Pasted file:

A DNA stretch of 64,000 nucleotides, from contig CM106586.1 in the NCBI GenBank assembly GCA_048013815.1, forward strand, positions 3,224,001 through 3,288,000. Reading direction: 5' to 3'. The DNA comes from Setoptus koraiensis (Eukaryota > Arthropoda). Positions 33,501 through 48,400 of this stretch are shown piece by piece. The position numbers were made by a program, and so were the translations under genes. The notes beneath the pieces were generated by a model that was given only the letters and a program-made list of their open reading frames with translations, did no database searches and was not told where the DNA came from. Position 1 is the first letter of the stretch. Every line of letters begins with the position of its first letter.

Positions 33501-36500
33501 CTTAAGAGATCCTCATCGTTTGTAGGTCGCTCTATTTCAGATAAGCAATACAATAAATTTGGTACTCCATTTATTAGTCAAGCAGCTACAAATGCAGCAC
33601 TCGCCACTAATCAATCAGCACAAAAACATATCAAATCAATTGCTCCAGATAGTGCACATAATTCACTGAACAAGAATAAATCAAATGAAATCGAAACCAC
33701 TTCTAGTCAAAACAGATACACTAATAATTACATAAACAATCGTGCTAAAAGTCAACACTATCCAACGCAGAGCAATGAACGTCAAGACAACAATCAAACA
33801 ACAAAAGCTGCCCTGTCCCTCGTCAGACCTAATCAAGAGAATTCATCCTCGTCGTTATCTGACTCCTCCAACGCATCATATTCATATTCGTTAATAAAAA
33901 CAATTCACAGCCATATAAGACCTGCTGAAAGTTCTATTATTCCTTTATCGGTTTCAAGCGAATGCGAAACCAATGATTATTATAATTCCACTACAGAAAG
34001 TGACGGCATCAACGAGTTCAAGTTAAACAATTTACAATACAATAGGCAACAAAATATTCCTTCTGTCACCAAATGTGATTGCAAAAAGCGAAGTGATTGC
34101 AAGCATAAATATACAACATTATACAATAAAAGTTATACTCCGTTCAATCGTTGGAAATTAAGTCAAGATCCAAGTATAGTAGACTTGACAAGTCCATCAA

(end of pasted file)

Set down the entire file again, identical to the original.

A DNA stretch of 64,000 nucleotides, from contig CM106586.1 in the NCBI GenBank assembly GCA_048013815.1, forward strand, positions 3,224,001 through 3,288,000. Reading direction: 5' to 3'. The DNA comes from Setoptus koraiensis (Eukaryota > Arthropoda). Positions 33,501 through 48,400 of this stretch are shown piece by piece. The position numbers were made by a program, and so were the translations under genes. The notes beneath the pieces were generated by a model that was given only the letters and a program-made list of their open reading frames with translations, did no database searches and was not told where the DNA came from. Position 1 is the first letter of the stretch. Every line of letters begins with the position of its first letter.

Positions 33501-36500
33501 CTTAAGAGATCCTCATCGTTTGTAGGTCGCTCTATTTCAGATAAGCAATACAATAAATTTGGTACTCCATTTATTAGTCAAGCAGCTACAAATGCAGCAC
33601 TCGCCACTAATCAATCAGCACAAAAACATATCAAATCAATTGCTCCAGATAGTGCACATAATTCACTGAACAAGAATAAATCAAATGAAATCGAAACCAC
33701 TTCTAGTCAAAACAGATACACTAATAATTACATAAACAATCGTGCTAAAAGTCAACACTATCCAACGCAGAGCAATGAACGTCAAGACAACAATCAAACA
33801 ACAAAAGCTGCCCTGTCCCTCGTCAGACCTAATCAAGAGAATTCATCCTCGTCGTTATCTGACTCCTCCAACGCATCATATTCATATTCGTTAATAAAAA
33901 CAATTCACAGCCATATAAGACCTGCTGAAAGTTCTATTATTCCTTTATCGGTTTCAAGCGAATGCGAAACCAATGATTATTATAATTCCACTACAGAAAG
34001 TGACGGCATCAACGAGTTCAAGTTAAACAATTTACAATACAATAGGCAACAAAATATTCCTTCTGTCACCAAATGTGATTGCAAAAAGCGAAGTGATTGC
34101 AAGCATAAATATACAACATTATACAATAAAAGTTATACTCCGTTCAATCGTTGGAAATTAAGTCAAGATCCAAGTATAGTAGACTTGACAAGTCCATCAA